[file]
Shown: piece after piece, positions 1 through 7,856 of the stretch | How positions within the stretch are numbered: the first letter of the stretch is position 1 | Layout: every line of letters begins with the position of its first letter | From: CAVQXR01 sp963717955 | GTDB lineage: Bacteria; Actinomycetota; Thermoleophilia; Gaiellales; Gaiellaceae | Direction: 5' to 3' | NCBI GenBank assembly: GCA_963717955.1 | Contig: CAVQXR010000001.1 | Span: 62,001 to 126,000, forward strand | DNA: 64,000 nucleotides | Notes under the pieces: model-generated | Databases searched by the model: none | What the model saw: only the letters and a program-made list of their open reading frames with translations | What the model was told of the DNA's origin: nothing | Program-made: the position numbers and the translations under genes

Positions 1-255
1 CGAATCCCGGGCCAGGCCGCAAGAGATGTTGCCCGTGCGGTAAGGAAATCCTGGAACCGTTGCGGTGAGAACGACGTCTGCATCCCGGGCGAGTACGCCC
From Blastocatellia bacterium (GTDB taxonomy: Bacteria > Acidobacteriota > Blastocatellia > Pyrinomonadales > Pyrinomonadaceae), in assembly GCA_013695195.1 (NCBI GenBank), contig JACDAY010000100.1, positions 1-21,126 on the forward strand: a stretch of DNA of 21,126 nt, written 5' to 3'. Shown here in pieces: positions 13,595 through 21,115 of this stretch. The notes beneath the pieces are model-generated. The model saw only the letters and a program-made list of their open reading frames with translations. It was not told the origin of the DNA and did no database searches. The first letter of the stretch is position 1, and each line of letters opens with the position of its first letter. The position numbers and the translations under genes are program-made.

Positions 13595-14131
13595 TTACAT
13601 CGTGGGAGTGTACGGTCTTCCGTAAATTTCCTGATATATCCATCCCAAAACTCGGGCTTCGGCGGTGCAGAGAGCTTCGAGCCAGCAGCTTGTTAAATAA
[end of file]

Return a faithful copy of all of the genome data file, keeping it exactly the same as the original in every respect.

Shown: piece after piece, positions 1 through 7,856 of the stretch | How positions within the stretch are numbered: the first letter of the stretch is position 1 | Layout: every line of letters begins with the position of its first letter | From: CAVQXR01 sp963717955 | GTDB lineage: Bacteria; Actinomycetota; Thermoleophilia; Gaiellales; Gaiellaceae | Direction: 5' to 3' | NCBI GenBank assembly: GCA_963717955.1 | Contig: CAVQXR010000001.1 | Span: 62,001 to 126,000, forward strand | DNA: 64,000 nucleotides | Notes under the pieces: model-generated | Databases searched by the model: none | What the model saw: only the letters and a program-made list of their open reading frames with translations | What the model was told of the DNA's origin: nothing | Program-made: the position numbers and the translations under genes

Positions 1-255
1 CGAATCCCGGGCCAGGCCGCAAGAGATGTTGCCCGTGCGGTAAGGAAATCCTGGAACCGTTGCGGTGAGAACGACGTCTGCATCCCGGGCGAGTACGCCC
From Blastocatellia bacterium (GTDB taxonomy: Bacteria > Acidobacteriota > Blastocatellia > Pyrinomonadales > Pyrinomonadaceae), in assembly GCA_013695195.1 (NCBI GenBank), contig JACDAY010000100.1, positions 1-21,126 on the forward strand: a stretch of DNA of 21,126 nt, written 5' to 3'. Shown here in pieces: positions 13,595 through 21,115 of this stretch. The notes beneath the pieces are model-generated. The model saw only the letters and a program-made list of their open reading frames with translations. It was not told the origin of the DNA and did no database searches. The first letter of the stretch is position 1, and each line of letters opens with the position of its first letter. The position numbers and the translations under genes are program-made.

Positions 13595-14131
13595 TTACAT
13601 CGTGGGAGTGTACGGTCTTCCGTAAATTTCCTGATATATCCATCCCAAAACTCGGGCTTCGGCGGTGCAGAGAGCTTCGAGCCAGCAGCTTGTTAAATAA